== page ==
It’s all true and I laughed reading it, but you should also realise the trend is slowly turning around. Nearly EVERYBODY was poor during the communist era, saving every penny wasn’t the matter of choice, but young people (30yo and less) aren’t so afraid of using a taxi anymore and don’t care so much about bringing their own bags to Billa, because everyone is richer nowadays – you can buy more stuff for the same work. Nevertheless, some of those things we are taught by your parents and we kind of feel it’s the right way to go. 😉 By the way, most people still can’t afford a menu for 100CZK+ on a daily basis, they just don’t earn that much. 🙂

    I like your blog.

  26. Kate Burley via Facebook

    The full details of this story should surely be another blog post??

  27. Not sure about that: he’s not on Facebook but he does read the blog …

  28. Misunka

    I have to admit that even though I am Czech I could classify in few points as a spoiled westerner. Maybe it’s because I was born and have lived almost all my life in Prague. However, Czechs ability od saving money definitely has at least one negative aspect -the majority of Czechs are cheap and selfish. Cause sometimes is not the ability of saving but simply being greedy..

  29. honza

    Haha, great. However, there are reasons for these:
    1) Supermarket bags
    The reason comes from the past. Before 1989 you did not get any bags in the shops. Everyone had to take his/her own.

    2) Owning more than two pairs of jeans.
    I don’t think this is true for the majority of locals 🙂

    3) Spending money on having a tea or coffee.
    This has a point. Most Czech people don’t spend money on things they don’t need just because people generally don’t have too much money here. Not talking about coffee but in general. Most salaries are fractions of what you get in Western Europe but the prices are mostly similar.

    4) Using a taxi.
    Taxi in Prague is extremely expensive compared to what you earn and what public transport costs. Paying maybe 20 times more for taxi than for metro/tram is too much for most locals. I don’t know how much a metro ticket in London now is but if it was something like 5 GBP, imagine paying 100 GBP for a taxi. I don’t think it costs that much.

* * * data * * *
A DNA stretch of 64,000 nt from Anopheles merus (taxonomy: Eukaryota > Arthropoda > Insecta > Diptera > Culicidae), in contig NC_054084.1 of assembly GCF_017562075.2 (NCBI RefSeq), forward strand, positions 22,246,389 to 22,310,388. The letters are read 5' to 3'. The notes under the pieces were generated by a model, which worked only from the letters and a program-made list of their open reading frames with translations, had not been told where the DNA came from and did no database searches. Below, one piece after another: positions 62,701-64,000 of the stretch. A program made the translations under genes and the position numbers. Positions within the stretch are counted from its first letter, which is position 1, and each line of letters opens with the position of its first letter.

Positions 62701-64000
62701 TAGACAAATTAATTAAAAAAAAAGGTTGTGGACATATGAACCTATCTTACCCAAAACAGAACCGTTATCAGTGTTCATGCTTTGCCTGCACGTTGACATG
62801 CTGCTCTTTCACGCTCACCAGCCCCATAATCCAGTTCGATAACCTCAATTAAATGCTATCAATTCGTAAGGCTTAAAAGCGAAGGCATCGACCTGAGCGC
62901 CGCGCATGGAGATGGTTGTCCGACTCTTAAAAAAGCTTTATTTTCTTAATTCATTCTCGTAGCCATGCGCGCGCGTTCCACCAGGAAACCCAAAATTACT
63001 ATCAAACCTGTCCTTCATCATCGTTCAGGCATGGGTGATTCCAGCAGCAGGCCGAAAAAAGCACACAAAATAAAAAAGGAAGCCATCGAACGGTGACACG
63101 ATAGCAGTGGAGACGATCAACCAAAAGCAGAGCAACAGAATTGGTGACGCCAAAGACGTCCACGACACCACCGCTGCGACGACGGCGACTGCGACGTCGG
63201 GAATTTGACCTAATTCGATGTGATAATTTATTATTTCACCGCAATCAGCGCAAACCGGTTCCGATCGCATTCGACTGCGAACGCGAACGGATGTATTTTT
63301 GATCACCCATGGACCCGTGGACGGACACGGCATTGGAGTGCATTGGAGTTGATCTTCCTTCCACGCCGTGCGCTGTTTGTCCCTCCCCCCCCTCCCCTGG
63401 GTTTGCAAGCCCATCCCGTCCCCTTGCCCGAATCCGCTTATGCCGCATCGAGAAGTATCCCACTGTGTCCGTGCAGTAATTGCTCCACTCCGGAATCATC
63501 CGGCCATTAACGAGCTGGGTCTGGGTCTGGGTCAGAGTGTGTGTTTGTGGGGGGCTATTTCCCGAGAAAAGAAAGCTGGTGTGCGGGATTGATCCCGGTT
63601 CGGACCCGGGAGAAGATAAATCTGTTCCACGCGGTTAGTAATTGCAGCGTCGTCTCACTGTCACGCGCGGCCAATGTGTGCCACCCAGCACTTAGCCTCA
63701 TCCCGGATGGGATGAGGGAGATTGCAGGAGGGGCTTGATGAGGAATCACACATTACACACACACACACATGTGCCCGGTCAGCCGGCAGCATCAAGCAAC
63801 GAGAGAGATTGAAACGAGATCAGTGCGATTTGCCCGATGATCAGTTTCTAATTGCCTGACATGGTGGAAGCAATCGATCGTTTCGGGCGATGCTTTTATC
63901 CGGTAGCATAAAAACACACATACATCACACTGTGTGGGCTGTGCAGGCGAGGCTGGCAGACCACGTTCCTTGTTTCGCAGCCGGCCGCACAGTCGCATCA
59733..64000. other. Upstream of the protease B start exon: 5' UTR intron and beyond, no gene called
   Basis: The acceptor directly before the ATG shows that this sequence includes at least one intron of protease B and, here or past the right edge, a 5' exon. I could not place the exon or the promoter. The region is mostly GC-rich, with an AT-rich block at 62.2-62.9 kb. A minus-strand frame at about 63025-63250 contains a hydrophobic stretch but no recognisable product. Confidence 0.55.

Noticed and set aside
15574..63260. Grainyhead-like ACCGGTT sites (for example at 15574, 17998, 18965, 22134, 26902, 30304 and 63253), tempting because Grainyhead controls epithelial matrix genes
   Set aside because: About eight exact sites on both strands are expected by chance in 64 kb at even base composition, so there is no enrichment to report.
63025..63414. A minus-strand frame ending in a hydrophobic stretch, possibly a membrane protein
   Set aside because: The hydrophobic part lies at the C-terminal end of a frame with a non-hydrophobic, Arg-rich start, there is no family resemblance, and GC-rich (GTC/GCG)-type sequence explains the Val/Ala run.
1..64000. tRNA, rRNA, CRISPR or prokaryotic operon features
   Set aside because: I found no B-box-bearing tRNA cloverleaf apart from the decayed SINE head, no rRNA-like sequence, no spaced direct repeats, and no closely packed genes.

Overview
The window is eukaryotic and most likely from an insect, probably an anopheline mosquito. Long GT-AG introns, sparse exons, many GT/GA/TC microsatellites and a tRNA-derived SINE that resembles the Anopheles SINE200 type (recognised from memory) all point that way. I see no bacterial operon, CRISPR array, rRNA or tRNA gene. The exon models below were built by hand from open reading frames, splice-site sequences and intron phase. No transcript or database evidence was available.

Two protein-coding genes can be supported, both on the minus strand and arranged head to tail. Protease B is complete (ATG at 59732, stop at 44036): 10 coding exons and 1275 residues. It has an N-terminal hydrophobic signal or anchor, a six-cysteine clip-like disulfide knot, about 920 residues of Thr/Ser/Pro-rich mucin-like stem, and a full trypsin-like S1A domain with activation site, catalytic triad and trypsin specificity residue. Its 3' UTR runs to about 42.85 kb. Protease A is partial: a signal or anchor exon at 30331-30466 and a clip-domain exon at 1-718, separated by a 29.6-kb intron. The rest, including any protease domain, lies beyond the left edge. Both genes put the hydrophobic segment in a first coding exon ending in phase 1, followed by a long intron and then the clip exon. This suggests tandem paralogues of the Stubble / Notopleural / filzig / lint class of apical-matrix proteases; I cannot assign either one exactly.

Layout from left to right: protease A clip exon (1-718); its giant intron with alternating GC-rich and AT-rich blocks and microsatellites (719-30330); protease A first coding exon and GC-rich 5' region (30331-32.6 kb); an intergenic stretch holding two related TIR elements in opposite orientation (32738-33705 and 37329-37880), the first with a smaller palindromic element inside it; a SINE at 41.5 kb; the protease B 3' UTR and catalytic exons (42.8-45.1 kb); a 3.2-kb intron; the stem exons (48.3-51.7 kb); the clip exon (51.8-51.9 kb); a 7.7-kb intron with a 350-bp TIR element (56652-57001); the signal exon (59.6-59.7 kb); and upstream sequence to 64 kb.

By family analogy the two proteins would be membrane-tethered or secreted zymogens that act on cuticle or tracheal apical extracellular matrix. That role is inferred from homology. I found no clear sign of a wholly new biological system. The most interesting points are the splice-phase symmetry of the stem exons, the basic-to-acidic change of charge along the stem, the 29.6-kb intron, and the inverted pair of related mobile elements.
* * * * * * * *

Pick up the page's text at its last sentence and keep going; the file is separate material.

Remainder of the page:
5) Refusing to eat sandwiches in a bus shelter…
    There are a few points here. This is changing a lot now, however, it still has something to do with money. Before 1989 it was unthinkable for most people to go to a restaurant for lunch on a trip. It was just too expensive, so everyone took sandwiches. It also has something to do with the Czechs being keen on hiking, camping and generally spending time in nature where a restaurant is the part of civilization they want to avoid being on a trip.

    6) Believing it is acceptable to spend more than 100Kc (£3) on a hot meal at lunchtime.
    This is unfortunately correct. Lots of Czech people still can’t tell the difference between a restaurant and a canteen and think that food must be cheap. This is gradually changing in bigger cities with better restaurants but somewhere in the village you would still meet lost of people who would never go to a more expensive restaurant (partly because they just can’t afford it). On the other hand, you have to consider that restaurants here are much much cheaper than in the UK in general and for some 6 GBP you’ll get good food and drink in an average restaurant.

    7) Believing it is acceptable to spend 150kc (£5) on a hot beverage and a slice of cake.
    Again, this is just because such price is 3 times higher than the average price for a coffee and a cake here. This is the price you’d pay in Starbucks, however, Starbucks here is way more expensive than normal cafe here and only western tourists go there because the price is the same as they would pay at home. Here it is overpriced.

    8) Refusing to travel abroad by coach rather than by plane.
    This is all about money. In case the plane is cheaper, everyone would chose the plane. In case the coach is significantly cheaper, most people would choose it just because they need to cut the costs. However, I have to say that many Czech coaches are way more comfy than some low-cost plane and offer better services incl. personal entertainment system, free beverages etc. etc. It just takes longer.

    • girlinczechland

      Hello Honza,

      Thanks for taking the time to leave such a detailed response. My reply will be much shorter I’m afraid, as I’m finally managing to sit down and write a new blog post after a *very* long time! No 7 caught my eye as it was a reminder of how my attitudes have changed since I first arrived: now I would certainly think twice before spending 150kc on coffee and cake! I think around the 100kc is a more realistic price – although the cukrarna Fox and Deer does *lovely* (but expensive!) cake so and go and splurge there every now and again.

      Here’s a link for anyone who is curious:

      Anyway, back to work on that post…